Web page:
The most famous supersonic transport (SST) is the retired Concorde. Famously, the Concorde routinely broke the sound barrier, and cruised at about twice the speed of sound. Above Mach 2, frictional heat would cause the plane’s aluminum airframe to soften, so airspeed was limited.

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For the sake of completion, here is a full listing of all the answers:
Across
1. ___ nerve, the longest in the human body : SCIATIC
8. Learning method : OSMOSIS
15. Sound from a traditional German band : OOM-PAH-PAH
16. Cheeky : FLIPPANT
17. Self-destruct : IMPLODE
18. Hall of fame : ARSENIO
19. Man’s name that’s 20-Across backward : LEE
20. Fish dish : EEL
22. Place to stop over : INN
23. Belarus, once: Abbr. : SSR
24. University in Philadelphia : LA SALLE
28. Blue shade : SKY
29. “The Wild Bunch” director : SAM PECKINPAH
32. 19th-century nativist group : KNOW-NOTHING PARTY
36. First in a historical trio : NINA
37. Howard of Hollywood : RON
38. Bygone European capital : LIRA
39. “Got it” : OKAY
40. Popular zoo attraction … or a hint to 11 squares in this puzzle : PANDA (or “P AND A”)
41. Horse in a harness : PACER
42. Lux. neighbor : BELG
43. Thumbs up : YES
44. The first “L” of L. L. Bean : LEON
45. Hawaiian tuna : AHI
48. Actress who killed Bill in “Kill Bill Volume 2” : UMA
50. Portmanteau legally recognized since 1977 : PALIMONY
54. Blanket remedies : PANACEAS
58. Ones getting the business? : SALES DEPARTMENTS
60. Fix : SPAY
61. Dickens boy : TINY TIM
62. Row : SPAT
63. Subj. of a “Delayed” sign : ETA
64. With freshness : SASSILY
65. Some stammering : ERS

Down
1. Besmirches : SOILS
2. What’s between here and the sun, in song? : COMES
3. Cold : IMPERSONAL
4. “Be ___!” : A PAL
5. Even if, briefly : THO’
6. ___ Pro (2015 debut) : IPAD
7. It may come with a knife and crackers : CHEESE TRAY
8. Ranging widely : OF ALL KINDS
9. 35mm camera option : SLR
10. Lead-in to speak or spell : MIS-
11. “To his good friends thus wide I’ll ___ my arms”: “Hamlet” : OPE
12. Southwest side dish : SPANISH RICE
13. Permanently : IN INK
14. Expressionless : STONY
21. Every last person : EACH ONE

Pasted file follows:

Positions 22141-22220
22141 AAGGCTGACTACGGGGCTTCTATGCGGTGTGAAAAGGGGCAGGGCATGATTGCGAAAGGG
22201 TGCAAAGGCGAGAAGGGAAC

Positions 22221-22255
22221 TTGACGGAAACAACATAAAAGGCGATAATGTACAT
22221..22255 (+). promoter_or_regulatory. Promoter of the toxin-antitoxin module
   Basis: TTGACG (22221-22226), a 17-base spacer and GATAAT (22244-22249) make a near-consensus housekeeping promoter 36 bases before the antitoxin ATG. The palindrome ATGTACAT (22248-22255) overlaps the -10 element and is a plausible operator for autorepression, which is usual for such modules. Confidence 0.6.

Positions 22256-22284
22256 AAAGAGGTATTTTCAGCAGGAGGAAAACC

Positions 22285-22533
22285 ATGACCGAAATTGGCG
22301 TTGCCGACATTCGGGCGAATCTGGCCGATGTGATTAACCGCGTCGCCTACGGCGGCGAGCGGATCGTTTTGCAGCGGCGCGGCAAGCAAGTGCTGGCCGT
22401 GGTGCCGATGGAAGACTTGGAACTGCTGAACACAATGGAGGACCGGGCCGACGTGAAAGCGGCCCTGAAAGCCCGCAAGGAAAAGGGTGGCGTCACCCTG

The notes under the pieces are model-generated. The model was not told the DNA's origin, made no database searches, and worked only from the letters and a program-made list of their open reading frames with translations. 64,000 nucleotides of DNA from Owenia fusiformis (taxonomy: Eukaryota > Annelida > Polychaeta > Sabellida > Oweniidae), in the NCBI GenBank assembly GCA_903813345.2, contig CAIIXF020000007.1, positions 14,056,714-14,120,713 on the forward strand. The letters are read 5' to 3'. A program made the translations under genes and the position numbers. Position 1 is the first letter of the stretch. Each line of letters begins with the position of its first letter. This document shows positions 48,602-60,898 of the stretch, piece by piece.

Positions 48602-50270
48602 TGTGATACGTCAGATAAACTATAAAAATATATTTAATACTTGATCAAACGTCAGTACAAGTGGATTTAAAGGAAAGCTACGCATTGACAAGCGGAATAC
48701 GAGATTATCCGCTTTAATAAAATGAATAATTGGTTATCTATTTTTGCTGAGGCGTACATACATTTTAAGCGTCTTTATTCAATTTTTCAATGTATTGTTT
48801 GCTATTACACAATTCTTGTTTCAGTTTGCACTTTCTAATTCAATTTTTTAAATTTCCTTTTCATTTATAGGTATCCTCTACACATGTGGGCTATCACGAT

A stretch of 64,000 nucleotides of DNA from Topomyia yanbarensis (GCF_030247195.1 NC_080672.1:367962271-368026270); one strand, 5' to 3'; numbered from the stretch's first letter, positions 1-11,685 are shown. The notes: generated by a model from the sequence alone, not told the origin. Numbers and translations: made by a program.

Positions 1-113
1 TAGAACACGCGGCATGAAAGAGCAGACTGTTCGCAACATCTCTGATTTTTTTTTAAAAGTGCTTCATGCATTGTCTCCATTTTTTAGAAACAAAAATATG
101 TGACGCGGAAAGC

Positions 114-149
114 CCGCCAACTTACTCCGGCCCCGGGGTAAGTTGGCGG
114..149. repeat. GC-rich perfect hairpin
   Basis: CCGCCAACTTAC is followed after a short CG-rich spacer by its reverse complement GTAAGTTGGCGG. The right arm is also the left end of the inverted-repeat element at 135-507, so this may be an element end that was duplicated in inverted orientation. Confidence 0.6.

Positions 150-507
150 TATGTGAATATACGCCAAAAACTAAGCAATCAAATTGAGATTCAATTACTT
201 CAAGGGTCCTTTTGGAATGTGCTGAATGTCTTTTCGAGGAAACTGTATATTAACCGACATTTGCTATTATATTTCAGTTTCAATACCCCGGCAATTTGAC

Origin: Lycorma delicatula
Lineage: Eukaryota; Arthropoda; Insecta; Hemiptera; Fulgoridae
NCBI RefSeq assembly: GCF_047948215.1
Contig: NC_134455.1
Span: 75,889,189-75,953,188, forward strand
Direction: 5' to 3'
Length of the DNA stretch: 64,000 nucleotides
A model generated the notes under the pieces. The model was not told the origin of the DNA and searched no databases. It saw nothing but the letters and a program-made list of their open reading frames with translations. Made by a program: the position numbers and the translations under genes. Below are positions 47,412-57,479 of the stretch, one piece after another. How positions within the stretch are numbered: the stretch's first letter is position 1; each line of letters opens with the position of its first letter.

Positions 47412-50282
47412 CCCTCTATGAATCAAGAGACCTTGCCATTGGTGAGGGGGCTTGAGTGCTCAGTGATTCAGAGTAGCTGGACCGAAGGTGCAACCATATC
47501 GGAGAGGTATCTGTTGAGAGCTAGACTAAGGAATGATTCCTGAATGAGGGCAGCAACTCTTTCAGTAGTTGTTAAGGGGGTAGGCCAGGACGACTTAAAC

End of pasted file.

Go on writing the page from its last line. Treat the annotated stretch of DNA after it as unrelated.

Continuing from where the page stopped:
24. What’s missing from a KO? : … LMN …
25. Abbr. on mail to a soldier : APO
26. Jeremy on the court : LIN
27. Like the Pilgrims: Abbr. : ENG
30. It’s often marked with an “@” : AWAY GAME
31. Official residence at the Vatican : PAPAL PALACE
32. Person’s head, in slang : KNOB
33. Trophy figure : NIKE
34. Early smartphone : TREO
35. Soft ball? : YARN
46. Oscar V.I.P.s : HOSTS
47. Kipling’s birthplace : INDIA
48. Up to : UNTIL
49. Oscar-winning role for Hattie McDaniel : MAMMY
50. Out : PASSE
51. Wash against gently : LAP AT
52. Three-time N.H.L. All-Star Kovalchuk : ILYA
53. Desires : YENS
54. Serial opener : PART I
55. First word of Massachusetts’ motto : ENSE
56. How some shares are sold : AT PAR
57. Boomers of old, in brief : SSTS
59. Yields : PAYS

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5 thoughts on “1112-15 New York Times Crossword Answers 12 Nov 15, Thursday”

  1. This actually came pretty easily, since all the rebus squares are the same. :25 for me. PAPALPALACE was quite over the top, but I'll live with it. I did notice PANDA, but was too busy filling the rebus squares to remember the hint.

  2. 48:52, no errors. I suspected that 40A would be PANDA, but did not separate it into 'P AND A' until about 30 minutes in. Once I figured out the rebus theme, things fell apart pretty quickly.

  3. 22:20, no errors. I lucked out and grokked the theme (sort of – I understood that there were lots of squares containing "PA") within the first couple of minutes. Like BruceB, I didn't initially see PANDA as P AND A, (but, unlike him, I never saw it at all!). My only real problem area was the middle of the right edge, where I initially put NERF for 35D ("Soft ball?"). Even after it became clear to me that wasn't working, it took me a while to come up with YARN.

  4. Puzzles like this elicit my middle finger to everyone involved. I HATE rebuses. They waste my time. I don't see how you're supposed to figure this one out.

  5. I am so with anonymous. A rebus prevents entering answers that are correct only because of the artificial and usually eye-rolling who cares false clever barriers. For instance, 29a, knowing it is Sam Peckinpah but with the ridiculous PA artifice making it not fit leaves a huge hole in the middle of the puzzle. Even after I read the solution it is completely "so what".
    I would appreciate it if rebus puzzles were identified at the outset so I would never waste a moment on them.